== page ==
Working among California lawmakers doesn’t necessarily protect people from being the victim of illegal workplace actions. Within the past decade, both houses of the California legislature have settled several sexual harassment suits with former employees for six-figure amounts.
A recent settlement (and one of the largest) involves a former legislative aide to a state senator from Fremont. The woman says she was fired after she reported a sexual assault by a staff member who worked in the Assembly.
That assault allegedly happened after an evening spent with coworkers in Sacramento back in 2016, The legislative aide said she reported the assault to law enforcement and both the state Senate and Assembly. An internal investigation reportedly didn’t substantiate her claim, and the accused staffer — who no longer works in the legislature — wasn’t charged with a crime. He claimed that he was innocent.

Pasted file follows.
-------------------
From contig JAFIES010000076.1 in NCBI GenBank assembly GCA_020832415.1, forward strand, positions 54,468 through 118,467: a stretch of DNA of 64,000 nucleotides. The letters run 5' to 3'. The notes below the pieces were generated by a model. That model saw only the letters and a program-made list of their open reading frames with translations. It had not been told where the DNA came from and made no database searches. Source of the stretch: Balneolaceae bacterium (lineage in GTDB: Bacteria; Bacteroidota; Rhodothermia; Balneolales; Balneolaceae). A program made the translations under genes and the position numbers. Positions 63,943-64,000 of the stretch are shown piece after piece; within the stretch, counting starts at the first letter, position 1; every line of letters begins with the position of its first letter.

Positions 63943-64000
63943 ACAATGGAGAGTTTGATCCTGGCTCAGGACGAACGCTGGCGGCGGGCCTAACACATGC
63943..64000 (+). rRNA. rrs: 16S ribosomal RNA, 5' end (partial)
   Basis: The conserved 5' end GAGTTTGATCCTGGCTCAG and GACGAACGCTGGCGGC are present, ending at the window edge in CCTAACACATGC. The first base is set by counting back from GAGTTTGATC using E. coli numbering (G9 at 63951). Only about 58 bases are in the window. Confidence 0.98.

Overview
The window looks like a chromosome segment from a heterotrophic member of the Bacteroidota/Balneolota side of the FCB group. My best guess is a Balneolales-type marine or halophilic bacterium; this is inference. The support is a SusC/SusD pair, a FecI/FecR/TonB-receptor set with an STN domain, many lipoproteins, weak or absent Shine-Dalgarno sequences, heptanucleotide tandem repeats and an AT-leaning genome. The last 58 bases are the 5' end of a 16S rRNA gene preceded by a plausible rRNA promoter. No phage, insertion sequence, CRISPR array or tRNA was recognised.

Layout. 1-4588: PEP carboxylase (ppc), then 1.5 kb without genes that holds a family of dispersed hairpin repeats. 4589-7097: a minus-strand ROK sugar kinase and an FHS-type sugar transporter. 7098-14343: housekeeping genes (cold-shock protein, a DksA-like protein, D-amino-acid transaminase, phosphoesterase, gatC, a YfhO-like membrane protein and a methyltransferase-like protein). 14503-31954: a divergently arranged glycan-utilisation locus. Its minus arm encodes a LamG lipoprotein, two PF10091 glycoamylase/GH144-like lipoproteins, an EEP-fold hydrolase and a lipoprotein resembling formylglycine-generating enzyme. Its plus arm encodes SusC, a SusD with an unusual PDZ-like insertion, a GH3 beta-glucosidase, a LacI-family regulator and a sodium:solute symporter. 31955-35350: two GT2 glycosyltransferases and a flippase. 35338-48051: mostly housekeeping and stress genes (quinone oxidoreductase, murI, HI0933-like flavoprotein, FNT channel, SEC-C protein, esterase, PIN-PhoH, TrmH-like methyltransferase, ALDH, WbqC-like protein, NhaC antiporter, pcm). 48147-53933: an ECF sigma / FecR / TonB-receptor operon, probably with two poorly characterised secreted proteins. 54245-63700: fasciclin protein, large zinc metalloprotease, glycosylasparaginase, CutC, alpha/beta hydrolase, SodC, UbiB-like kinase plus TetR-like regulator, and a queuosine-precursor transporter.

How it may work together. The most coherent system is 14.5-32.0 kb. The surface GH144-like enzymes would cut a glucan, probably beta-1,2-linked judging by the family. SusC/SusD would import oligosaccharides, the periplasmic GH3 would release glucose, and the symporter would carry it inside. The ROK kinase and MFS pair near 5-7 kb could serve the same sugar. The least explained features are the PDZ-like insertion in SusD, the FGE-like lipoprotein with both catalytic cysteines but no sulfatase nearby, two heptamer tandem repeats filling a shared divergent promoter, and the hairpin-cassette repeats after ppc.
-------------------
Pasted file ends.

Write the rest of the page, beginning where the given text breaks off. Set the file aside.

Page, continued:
However, the woman reportedly was fired the following year in retaliation for reporting the assault and for taking some time off following it. She claimed to be suffering from post-traumatic stress disorder (PTSD), panic attacks and depression. She says her employers denied her requests to forbid her alleged attacker from being on the Senate floor or to use the same parking garage as she did.
Last November, the California Senate agreed to pay the aide $280,000 for lost wages as well as damages. They paid another $50,000 towards her school loans and $20,000 for career counseling and medical care. In return, she dropped her lawsuit. The money for the settlement came from the Senate’s operating budget, which is funded by Californians’ tax dollars.
The woman’s attorney says, “It’s important for not only this plaintiff, but anyone working in the Capitol building, to know that the Senate can and should take full responsibility of its unlawful conduct. We believe this settlement proves that point.”
It can seem daunting to go up against powerful employers — whether they own a large corporation or are in control of part of our state government. However, if you’ve been the victim of harassment, discrimination, retaliation and/or wrongful termination, you can explore your legal options for seeking the compensation and justice you deserve.